Tuesday, December 29, 2009

Sunn Spotting

A few weeks ago the hubbs and I stopped by a grocery store in the next town and saw this amazing contraption Really, is this not the coolest little car you've ever seen?!?
A one-seater with a top speed of 25mph. Totally customizable!
Solar powered with the batteries at the very front of the vehicleYou can find out more about these here.

Wednesday, December 23, 2009

Dinner and Vanilla Extract

Last night Jami fried up some deer back strap (something like a pork tenderloin) that he or his dad harvested. If you fix this, be sure to get all of the white parts off, it's really tough.

While he was busy making dinner, I got busy making the vanilla extract.

Bottles ready for a hot bath.

I have a small pressure cooker that I do all of my canning in. You don't have to have the big guns to can!

All of the directions I found said to use kitchen scissors to cut the beans. I found a razor knife to be much, much easier.

This is what happens when you have hard water (and a silly husband!).

But, with a little vinegar it's good as gold!

All labled and ready to go! I really like how this turned out.

I'm off now until Monday! I hope you all have the loveliest Christmas possible!!!

Tuesday, December 22, 2009

The Yule Meal

I hope everyone had a Blessed Yule and it was as relaxing as my night was! We came home to a beautiful sunset.....and Jami got to use his new present to grill the best Large Mouth Bass I have ever tasted! This is just before going on the grill. It was caught in our back pond and is seasoned with lots of basil, and a pinch each of cayenne pepper and Lawry's Seasoned Salt.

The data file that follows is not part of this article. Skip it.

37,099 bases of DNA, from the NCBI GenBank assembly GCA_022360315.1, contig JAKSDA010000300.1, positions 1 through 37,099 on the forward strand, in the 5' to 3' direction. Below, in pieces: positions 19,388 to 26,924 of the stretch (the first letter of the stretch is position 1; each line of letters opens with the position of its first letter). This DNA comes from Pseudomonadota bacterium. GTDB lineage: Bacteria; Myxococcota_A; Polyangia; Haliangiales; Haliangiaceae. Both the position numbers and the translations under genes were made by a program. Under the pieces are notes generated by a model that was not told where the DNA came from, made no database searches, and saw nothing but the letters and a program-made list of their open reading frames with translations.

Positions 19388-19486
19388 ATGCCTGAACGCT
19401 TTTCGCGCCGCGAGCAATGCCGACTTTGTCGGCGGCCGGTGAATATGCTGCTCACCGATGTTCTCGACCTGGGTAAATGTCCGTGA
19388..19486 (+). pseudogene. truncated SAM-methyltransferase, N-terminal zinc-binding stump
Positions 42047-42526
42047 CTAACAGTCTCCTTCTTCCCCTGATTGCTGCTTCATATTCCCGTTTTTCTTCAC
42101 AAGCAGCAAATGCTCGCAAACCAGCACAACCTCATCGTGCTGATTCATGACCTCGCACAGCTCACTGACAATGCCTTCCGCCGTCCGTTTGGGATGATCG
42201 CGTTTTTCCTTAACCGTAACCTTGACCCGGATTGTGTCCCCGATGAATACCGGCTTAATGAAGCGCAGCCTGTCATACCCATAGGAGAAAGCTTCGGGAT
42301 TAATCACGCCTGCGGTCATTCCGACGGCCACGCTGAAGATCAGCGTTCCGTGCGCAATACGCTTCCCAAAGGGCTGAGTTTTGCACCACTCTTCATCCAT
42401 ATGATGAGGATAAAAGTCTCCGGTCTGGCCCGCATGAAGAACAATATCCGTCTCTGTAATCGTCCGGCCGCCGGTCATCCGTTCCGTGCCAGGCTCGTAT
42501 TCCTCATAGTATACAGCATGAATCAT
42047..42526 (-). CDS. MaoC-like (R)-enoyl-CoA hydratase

Of course we had to have cheese grits with it!! A good 'ole SaGaNoFla Yule feast!

The makings for a big 'ole weight gain!

Things have been pretty busy around the Old Homestead here lately between the normal routine and getting ready for Christmas. I really haven't felt like battling the crowds and the traffic to find that "perfect" store bought piece of crap that just so happened to be marketed right. Plus I flat out don't have the money to spend. So the hubbs and I put our heads together to figure out something the two of us could make in a one size fits all. Cookies!! Everybody loves fresh, home baked cookies, right? I haven't sat down and figured out the exact price of each, but considering that we had a lot of the ingredients stock piled in the pantry, it's not very much. I paid $1 per tin at the Dollar Tree and spent somewhere around $30 at the grocery store (hitting sales, of course!). We're expecting to get 1 1/2 - 2 dozen mixed cookies in each tin. The adults (16) have a slightly larger tin than the kids (only 2). We've been making the batter, balling up the dough, and freezing it so the baking will go smooth sailing. We're also making vanilla extract for the ladies of the family. Our bottles just came in yesterday, so we'll be getting on top of that tonight!